# Arrow functions, and Array map and reduce Operations: An Introduction to Vector Algebra with JavaScript — Part 1

# Introduction

A **vector** is a quantity that has both size — or magnitude — and direction; as opposed to a **scalar** quantity, which has size only.

They are of fundamental importance in science and engineering and can describe all kinds of physical phenomena: such as air rushing past an aircraft’s wing, or forces acting on a rollercoaster.

A vector is written in bold, like **a** and **b**, and is often seen in diagrams as pointed arrows.

Let’s start with the following vector, **u**, which is described by an arrow 4 units in the positive *x*-axis direction, and 1 unit up in the positive *y*-axis direction:

The graph shows vector **u** from point **A** (0,0) to point **B** (4,1):

The easiest way to represent this with JavaScript is using an array:

`const `**u** = [4, 1]

# Scalar Multiplication

Vectors can be stretched or squeezed by a scalar quantity.

Mathematically, a scalar *k* is applied to vector **u** by multiplying each element of **u** by *k*:

Continuing with the previous example, we can create a new vector **w**, which is twice the length of vector **u**:

Again, beginning at the origin **A** (0,0), vector **w** stretches to the new location of **B**, which is now at coordinates (8,2).

Scaling is straightforward to achieve in JavaScript by multiplying each array member by a constant *k *in a for-loop*.*

However, a more convenient way to do this is to use an array’s map function. The following inline function expression accepts a vector array and scaling constant:

`const f = (`**a**, k) => **a**.map(x => x * k)

Here, we also make use of JavaScript’s arrow function notation, where the *function* keyword is ditched in favor of a ‘fat arrow’ (=>).

For example, let’s create vector **w**, from the diagram above, by scaling vector **u** by a factor of 2. I’ve used bold in the code to indicate which quantities are vectors:

constu= [4,1]

const k = 2

constw= f(u, k)console.log(w) // [8, 2]

# Vector Addition

Two vectors can be added ‘head-to-tail’ by adding respective coordinates:

The addition of vectors **u** and **v** could be represented as a new vector **w**, as follows:

We can again use the *map* operator with a variable, *e*, which keeps track of the running total at each index:

`const f = (`**a**, **b**) => [...**a**].map((e,i) => e + b[i])

We add vectors **u** and** v** as follows:

constu= [4,1]

constv= [2,3]

constw= f(u,v)console.log(w) // [6, 4]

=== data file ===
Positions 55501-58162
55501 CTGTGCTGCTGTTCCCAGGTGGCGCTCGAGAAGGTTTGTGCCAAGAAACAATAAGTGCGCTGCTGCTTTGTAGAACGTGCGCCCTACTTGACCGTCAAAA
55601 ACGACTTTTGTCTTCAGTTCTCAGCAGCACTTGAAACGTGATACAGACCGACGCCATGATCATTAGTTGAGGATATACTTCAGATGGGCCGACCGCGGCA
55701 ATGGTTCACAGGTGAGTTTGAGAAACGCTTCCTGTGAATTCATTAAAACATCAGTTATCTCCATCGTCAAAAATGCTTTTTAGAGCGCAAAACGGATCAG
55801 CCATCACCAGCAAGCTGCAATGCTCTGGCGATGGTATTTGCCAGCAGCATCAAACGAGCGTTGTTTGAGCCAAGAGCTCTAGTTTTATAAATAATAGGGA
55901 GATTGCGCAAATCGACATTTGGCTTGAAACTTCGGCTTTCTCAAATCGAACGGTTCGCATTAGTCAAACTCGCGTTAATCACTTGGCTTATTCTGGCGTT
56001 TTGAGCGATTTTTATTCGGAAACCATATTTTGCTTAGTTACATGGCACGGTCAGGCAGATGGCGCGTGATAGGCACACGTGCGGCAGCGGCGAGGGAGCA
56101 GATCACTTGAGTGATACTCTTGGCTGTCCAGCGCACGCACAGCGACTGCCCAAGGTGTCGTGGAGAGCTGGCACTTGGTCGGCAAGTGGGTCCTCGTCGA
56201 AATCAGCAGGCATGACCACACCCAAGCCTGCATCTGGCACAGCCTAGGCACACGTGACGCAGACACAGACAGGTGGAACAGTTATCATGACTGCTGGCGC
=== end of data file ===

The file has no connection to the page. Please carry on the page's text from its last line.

# Magnitude and Direction

The magnitude — or length — of a vector is denoted by vertical bars on each side of the variable name:

The general form for the magnitude of an *n*-dimensional vector from the origin is:

We can calculate the square of each element again with the *map* method:

`const squared = x => Math.pow(x, 2);`

However, let’s use JavaScript’s *reduce* method instead this time to add up an array of elements, as shown in the following example. This method takes two parameters: the running-total and the current square:

`const sum = x => x.reduce((a, x) => a + x, 0);`

Let’s combine what we’ve learned to write one possible expression to calculate a vector’s magnitude:

`const sumOfSquares = x => sum(x.map(squared));`

const magnitude = a => Math.sqrt(sumOfSquares(a));

Consider the first vector we defined earlier:

The magnitude of our vector *AB *is:

`const vector = [4,1];`

console.log(magnitude(vector)); // 4.123105625617661

We can also find the angle that *AB* makes with the positive *x*-axis using the following formula for two-dimensional vectors:

We can calculate this angle in radians using the *arctan* method of the JavaScript *Math* object, then convert it to degrees:

`const convertRadiansToDegrees = x => x * 180 / Math.PI;`

const radians = Math.atan(1/4);

const degrees = convertRadiansToDegrees(radians);

The results are:

console.log(`Result in radians: ${radians}`)

// Result in radians: 0.24497866312686414console.log(`Result in degrees: ${degrees}`)

// Result in degrees: 14.03624346792647

Similarly, what about the distance and angle that *BC *makes the positive direction of the *x*-axis?

If we begin with some initial point (*x1*, *y1*) and a terminal point (*x2*, *y2*), the distance between these two points is:

I will leave this as an exercise for the reader to calculate the magnitude and angle of *BC.*